US20100305480A1 - Human Motion Classification At Cycle Basis Of Repetitive Joint Movement - Google Patents

Human Motion Classification At Cycle Basis Of Repetitive Joint Movement Download PDF

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US20100305480A1
US20100305480A1 US12475809 US47580909A US2010305480A1 US 20100305480 A1 US20100305480 A1 US 20100305480A1 US 12475809 US12475809 US 12475809 US 47580909 A US47580909 A US 47580909A US 2010305480 A1 US2010305480 A1 US 2010305480A1
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data
swing
activity
motion
feature
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US12475809
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Guoyi Fu
Mark Christopher Jeffrey
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Seiko Epson Corp
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Seiko Epson Corp
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    • AHUMAN NECESSITIES
    • A61MEDICAL OR VETERINARY SCIENCE; HYGIENE
    • A61BDIAGNOSIS; SURGERY; IDENTIFICATION
    • A61B5/00Detecting, measuring or recording for diagnostic purposes; Identification of persons
    • A61B5/103Detecting, measuring or recording devices for testing the shape, pattern, colour, size or movement of the body or parts thereof, for diagnostic purposes
    • A61B5/11Measuring movement of the entire body or parts thereof, e.g. head or hand tremor, mobility of a limb
    • A61B5/1121Determining geometric values, e.g. centre of rotation or angular range of movement
    • AHUMAN NECESSITIES
    • A61MEDICAL OR VETERINARY SCIENCE; HYGIENE
    • A61BDIAGNOSIS; SURGERY; IDENTIFICATION
    • A61B5/00Detecting, measuring or recording for diagnostic purposes; Identification of persons
    • A61B5/0002Remote monitoring of patients using telemetry, e.g. transmission of vital signals via a communication network
    • AHUMAN NECESSITIES
    • A61MEDICAL OR VETERINARY SCIENCE; HYGIENE
    • A61BDIAGNOSIS; SURGERY; IDENTIFICATION
    • A61B5/00Detecting, measuring or recording for diagnostic purposes; Identification of persons
    • A61B5/0002Remote monitoring of patients using telemetry, e.g. transmission of vital signals via a communication network
    • A61B5/0015Remote monitoring of patients using telemetry, e.g. transmission of vital signals via a communication network characterised by features of the telemetry system
    • A61B5/0024Remote monitoring of patients using telemetry, e.g. transmission of vital signals via a communication network characterised by features of the telemetry system for multiple sensor units attached to the patient, e.g. using a body or personal area network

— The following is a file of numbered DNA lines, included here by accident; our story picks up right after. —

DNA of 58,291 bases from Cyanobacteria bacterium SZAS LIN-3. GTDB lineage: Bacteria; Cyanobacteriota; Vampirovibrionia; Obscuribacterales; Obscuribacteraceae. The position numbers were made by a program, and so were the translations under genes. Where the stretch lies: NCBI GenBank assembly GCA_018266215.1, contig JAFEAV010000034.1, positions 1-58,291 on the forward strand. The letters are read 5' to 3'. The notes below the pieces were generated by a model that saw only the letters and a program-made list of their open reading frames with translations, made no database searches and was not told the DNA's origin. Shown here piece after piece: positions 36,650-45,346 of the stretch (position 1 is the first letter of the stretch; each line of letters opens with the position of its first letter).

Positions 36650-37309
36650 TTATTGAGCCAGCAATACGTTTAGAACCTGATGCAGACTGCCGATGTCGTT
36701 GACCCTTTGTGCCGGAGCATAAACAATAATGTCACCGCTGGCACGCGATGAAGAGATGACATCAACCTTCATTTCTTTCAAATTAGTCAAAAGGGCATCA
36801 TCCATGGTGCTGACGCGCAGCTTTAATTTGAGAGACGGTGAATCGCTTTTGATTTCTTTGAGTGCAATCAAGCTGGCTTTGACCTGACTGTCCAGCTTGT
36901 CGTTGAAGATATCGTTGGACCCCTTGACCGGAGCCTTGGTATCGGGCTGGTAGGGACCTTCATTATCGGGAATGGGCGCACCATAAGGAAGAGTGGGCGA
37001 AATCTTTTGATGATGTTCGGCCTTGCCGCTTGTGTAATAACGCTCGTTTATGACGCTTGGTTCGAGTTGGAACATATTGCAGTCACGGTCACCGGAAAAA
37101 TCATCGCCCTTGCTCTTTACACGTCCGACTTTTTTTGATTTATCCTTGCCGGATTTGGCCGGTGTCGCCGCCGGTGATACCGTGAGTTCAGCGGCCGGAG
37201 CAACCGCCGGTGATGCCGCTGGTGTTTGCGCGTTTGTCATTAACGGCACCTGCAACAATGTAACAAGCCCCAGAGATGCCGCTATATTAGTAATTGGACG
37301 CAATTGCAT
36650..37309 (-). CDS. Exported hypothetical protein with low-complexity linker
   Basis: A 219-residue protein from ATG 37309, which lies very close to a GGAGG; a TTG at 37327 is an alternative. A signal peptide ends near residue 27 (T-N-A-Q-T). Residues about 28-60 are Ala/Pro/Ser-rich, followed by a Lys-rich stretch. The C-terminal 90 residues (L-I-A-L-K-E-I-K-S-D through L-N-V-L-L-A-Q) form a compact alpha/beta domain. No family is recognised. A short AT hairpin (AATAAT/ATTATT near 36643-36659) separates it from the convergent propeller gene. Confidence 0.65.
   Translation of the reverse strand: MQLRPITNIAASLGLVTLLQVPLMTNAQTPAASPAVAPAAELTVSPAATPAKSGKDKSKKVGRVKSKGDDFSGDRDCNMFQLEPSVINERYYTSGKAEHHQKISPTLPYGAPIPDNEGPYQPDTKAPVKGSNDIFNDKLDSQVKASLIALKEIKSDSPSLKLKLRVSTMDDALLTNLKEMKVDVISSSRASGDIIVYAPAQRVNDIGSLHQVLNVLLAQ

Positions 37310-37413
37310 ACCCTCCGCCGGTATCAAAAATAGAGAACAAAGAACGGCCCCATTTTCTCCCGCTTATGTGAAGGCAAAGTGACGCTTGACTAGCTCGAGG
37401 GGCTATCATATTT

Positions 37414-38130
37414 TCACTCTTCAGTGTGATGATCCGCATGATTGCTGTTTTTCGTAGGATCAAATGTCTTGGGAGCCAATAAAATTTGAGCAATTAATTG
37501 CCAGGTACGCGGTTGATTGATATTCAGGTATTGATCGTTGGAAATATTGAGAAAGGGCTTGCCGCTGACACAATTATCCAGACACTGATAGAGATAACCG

• AHUMAN NECESSITIES
    • A61MEDICAL OR VETERINARY SCIENCE; HYGIENE
    • A61BDIAGNOSIS; SURGERY; IDENTIFICATION
    • A61B5/00Detecting, measuring or recording for diagnostic purposes; Identification of persons
    • A61B5/103Detecting, measuring or recording devices for testing the shape, pattern, colour, size or movement of the body or parts thereof, for diagnostic purposes
    • A61B5/11Measuring movement of the entire body or parts thereof, e.g. head or hand tremor, mobility of a limb
    • A61B5/1123Discriminating type of movement, e.g. walking or running
    • AHUMAN NECESSITIES
    • A61MEDICAL OR VETERINARY SCIENCE; HYGIENE
    • A61BDIAGNOSIS; SURGERY; IDENTIFICATION
    • A61B5/00Detecting, measuring or recording for diagnostic purposes; Identification of persons
    • A61B5/68Arrangements of detecting, measuring or recording means, e.g. sensors, in relation to patient
    • A61B5/6801Arrangements of detecting, measuring or recording means, e.g. sensors, in relation to patient specially adapted to be attached to or worn on the body surface
    • A61B5/6813Specially adapted to be attached to a specific body part
    • A61B5/6828Leg
    • AHUMAN NECESSITIES
    • A61MEDICAL OR VETERINARY SCIENCE; HYGIENE
    • A61BDIAGNOSIS; SURGERY; IDENTIFICATION
    • A61B5/00Detecting, measuring or recording for diagnostic purposes; Identification of persons
    • A61B5/68Arrangements of detecting, measuring or recording means, e.g. sensors, in relation to patient
    • A61B5/6801Arrangements of detecting, measuring or recording means, e.g. sensors, in relation to patient specially adapted to be attached to or worn on the body surface
    • A61B5/683Means for maintaining contact with the body
    • A61B5/6831Straps, bands or harnesses
    • AHUMAN NECESSITIES
    • A61MEDICAL OR VETERINARY SCIENCE; HYGIENE
    • A61BDIAGNOSIS; SURGERY; IDENTIFICATION
    • A61B5/00Detecting, measuring or recording for diagnostic purposes; Identification of persons
    • A61B5/72Signal processing specially adapted for physiological signals or for diagnostic purposes
    • A61B5/7235Details of waveform analysis
    • A61B5/7264Classification of physiological signals or data, e.g. using neural networks, statistical classifiers, expert systems or fuzzy systems
    • AHUMAN NECESSITIES
    • A61MEDICAL OR VETERINARY SCIENCE; HYGIENE
    • A61BDIAGNOSIS; SURGERY; IDENTIFICATION
    • A61B2560/00Constructional details of operational features of apparatus; Accessories for medical measuring apparatus
    • A61B2560/02Operational features
    • A61B2560/0242Operational features adapted to measure environmental factors, e.g. temperature, pollution
    • AHUMAN NECESSITIES
    • A61MEDICAL OR VETERINARY SCIENCE; HYGIENE
    • A61BDIAGNOSIS; SURGERY; IDENTIFICATION
    • A61B2562/00Details of sensors; Constructional details of sensor housings or probes; Accessories for sensors
    • A61B2562/02Details of sensors specially adapted for in-vivo measurements
    • A61B2562/0219Inertial sensors, e.g. accelerometers, gyroscopes, tilt switches
    • AHUMAN NECESSITIES
    • A61MEDICAL OR VETERINARY SCIENCE; HYGIENE
    • A61BDIAGNOSIS; SURGERY; IDENTIFICATION
    • A61B5/00Detecting, measuring or recording for diagnostic purposes; Identification of persons